Lens eye of Putnam
GREENCASTLE -- The Putnam County Museum has an upcoming photography exhibit that tries to show a self-image of the county through different people who live here.
The Through the Lens exhibit opens March 16 at 7:30 p.m. The exhibit features photographs taken around the county by seven members of the community.
"It's been Caroline Murphy's honor project for her senior thesis," Tanis Monday, the museum director said. "She asked for applicants and ended up with seven people completing the project. Each person was given a digital camera and asked to dedicate six full weeks of their life, documenting their lives in Putnam County and what that meant to them."
Murphy, the museum's associate director, said she got the inspiration for the exhibit from a story in The New York Times, which she then altered. She said a camera comes with a certain power and freedom.
"I was just very intrigued, wondering what I would tend to capture. Things that you don't consciously decide to do in some ways. I was intrigued by what this community would decide to capture to present itself. It's like a self portrait of the community," she said.
"It really showcases Putnam County, how beautiful and diverse it is," Murphy said.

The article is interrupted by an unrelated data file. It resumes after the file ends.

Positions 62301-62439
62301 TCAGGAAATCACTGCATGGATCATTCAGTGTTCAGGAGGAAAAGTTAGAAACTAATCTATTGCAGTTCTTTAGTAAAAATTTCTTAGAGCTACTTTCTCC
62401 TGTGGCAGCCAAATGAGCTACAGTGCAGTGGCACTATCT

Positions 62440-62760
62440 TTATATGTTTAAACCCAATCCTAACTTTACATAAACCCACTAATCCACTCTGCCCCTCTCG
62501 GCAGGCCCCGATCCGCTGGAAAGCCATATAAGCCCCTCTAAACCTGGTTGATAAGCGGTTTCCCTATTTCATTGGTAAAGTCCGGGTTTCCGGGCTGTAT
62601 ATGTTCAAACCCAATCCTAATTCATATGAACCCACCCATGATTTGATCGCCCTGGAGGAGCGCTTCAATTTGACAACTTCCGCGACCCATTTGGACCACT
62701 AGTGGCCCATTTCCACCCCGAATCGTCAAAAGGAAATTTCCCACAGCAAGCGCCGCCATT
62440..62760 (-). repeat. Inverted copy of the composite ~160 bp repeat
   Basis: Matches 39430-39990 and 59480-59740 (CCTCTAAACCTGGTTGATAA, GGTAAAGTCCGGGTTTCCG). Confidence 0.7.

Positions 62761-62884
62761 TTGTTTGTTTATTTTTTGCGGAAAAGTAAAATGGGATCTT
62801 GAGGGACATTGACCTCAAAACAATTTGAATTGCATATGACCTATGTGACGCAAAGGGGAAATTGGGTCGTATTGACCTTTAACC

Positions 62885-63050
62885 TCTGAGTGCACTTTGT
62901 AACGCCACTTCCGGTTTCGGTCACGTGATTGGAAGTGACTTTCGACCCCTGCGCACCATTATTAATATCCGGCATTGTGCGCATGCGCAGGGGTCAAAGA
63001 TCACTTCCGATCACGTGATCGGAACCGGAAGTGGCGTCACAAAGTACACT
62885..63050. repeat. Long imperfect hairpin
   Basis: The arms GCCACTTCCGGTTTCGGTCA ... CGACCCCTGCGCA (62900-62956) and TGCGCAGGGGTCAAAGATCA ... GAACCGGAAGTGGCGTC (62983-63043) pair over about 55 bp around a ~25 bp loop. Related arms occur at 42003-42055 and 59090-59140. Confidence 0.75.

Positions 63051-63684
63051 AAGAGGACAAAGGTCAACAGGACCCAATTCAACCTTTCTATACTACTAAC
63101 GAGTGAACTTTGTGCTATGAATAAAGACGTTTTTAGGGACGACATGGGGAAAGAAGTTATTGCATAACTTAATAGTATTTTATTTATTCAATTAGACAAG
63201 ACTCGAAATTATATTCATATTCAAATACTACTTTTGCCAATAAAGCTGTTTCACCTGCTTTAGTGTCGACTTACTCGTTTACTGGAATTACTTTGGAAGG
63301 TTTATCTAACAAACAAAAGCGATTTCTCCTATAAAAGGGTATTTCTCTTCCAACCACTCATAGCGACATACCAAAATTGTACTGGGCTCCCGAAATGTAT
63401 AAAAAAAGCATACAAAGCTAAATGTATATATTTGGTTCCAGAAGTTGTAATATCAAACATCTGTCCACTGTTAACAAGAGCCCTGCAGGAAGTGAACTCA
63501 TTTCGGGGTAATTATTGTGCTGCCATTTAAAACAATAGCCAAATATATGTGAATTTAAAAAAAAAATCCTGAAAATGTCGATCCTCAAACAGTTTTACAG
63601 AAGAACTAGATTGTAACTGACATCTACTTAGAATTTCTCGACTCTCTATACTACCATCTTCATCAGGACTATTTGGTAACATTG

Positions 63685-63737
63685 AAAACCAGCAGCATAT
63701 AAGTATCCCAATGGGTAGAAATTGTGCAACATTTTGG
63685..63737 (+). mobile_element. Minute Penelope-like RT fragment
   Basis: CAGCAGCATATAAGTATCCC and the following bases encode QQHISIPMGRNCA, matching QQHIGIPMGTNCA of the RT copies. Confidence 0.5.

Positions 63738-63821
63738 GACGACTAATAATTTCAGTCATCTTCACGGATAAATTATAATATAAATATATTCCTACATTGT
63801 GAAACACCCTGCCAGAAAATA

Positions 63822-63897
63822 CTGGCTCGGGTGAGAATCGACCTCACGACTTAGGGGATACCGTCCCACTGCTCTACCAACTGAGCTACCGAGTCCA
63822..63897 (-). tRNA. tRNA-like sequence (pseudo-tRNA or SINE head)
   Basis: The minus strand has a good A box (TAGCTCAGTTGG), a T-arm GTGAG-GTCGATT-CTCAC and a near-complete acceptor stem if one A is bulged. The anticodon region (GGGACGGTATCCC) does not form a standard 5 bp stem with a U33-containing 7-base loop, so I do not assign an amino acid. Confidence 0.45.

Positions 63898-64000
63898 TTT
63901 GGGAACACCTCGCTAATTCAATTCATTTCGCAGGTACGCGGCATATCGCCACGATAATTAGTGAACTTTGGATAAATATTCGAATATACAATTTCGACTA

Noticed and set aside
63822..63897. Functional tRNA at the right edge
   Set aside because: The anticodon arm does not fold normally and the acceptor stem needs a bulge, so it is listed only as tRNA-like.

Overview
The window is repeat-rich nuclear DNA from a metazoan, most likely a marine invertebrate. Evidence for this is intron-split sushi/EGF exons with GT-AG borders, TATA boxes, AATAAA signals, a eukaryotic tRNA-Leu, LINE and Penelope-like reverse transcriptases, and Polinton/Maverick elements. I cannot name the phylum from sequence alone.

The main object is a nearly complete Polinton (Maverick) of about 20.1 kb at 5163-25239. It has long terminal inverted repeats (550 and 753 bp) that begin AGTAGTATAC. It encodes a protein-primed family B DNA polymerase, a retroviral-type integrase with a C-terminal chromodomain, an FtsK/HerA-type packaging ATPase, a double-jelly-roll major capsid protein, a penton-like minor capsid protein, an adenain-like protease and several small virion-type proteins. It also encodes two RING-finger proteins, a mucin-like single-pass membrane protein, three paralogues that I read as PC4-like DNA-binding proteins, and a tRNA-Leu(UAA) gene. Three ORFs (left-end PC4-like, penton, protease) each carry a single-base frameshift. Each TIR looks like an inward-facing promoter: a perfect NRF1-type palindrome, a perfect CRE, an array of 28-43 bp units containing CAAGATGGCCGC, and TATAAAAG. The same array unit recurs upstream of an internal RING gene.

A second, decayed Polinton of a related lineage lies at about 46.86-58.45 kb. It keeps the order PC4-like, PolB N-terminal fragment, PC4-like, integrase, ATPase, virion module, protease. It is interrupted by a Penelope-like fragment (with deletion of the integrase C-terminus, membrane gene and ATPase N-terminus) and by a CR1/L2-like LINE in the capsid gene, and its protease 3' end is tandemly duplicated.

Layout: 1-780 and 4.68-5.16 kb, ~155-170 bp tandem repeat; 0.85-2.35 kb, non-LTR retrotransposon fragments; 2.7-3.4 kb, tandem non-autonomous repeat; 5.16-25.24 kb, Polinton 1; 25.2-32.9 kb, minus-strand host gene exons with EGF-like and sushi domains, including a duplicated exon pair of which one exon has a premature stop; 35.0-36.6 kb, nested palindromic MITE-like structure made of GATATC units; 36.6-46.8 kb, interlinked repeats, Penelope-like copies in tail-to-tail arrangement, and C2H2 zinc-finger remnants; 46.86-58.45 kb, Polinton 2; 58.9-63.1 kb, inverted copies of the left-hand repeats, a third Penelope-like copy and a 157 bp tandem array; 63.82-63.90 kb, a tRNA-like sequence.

Monday said the participants really grew as photographers over the course of the six weeks. She explained the exhibit would be a grouping of the photographers' favorite pieces.
Monday said there were some excellent photos in the exhibit.
"I think my favorite photo is a sunset shot where the sky is just completely ablaze with orange and pinks. It's got some telephone lines running through it," she said. "It's just a very striking shot. It was taken by the youngest participant, which I thought was interesting."
Monday said the group they have represents a nice spectrum of ages.
"We had a 14-year-old boy that participated, a high school student, a college student and then a range of adults in the county."
The exhibit will also feature photographs taken around Greencastle with disposable cameras left in different locations.
Murphy said she wanted to express her gratitude to the participants for taking part in the event.
"I'd really like to thank the participants for doing this as well," Murphy said. "I know they're all very proud of their work and I'm very proud of it. They've given a lot of time away from their families and friends. It's a lot to ask someone, to take this camera and haul it around for seven weeks."
In addition to the digital photography exhibit, there will also be photos taken around Greencastle with disposable cameras left around the town.
Murphy said there would also be a Polaroid camera at the exhibit, so people can take a picture of themselves and add it to a wall.
"They can add to the sense of community by taking a self portrait and adding it to the exhibit," she said.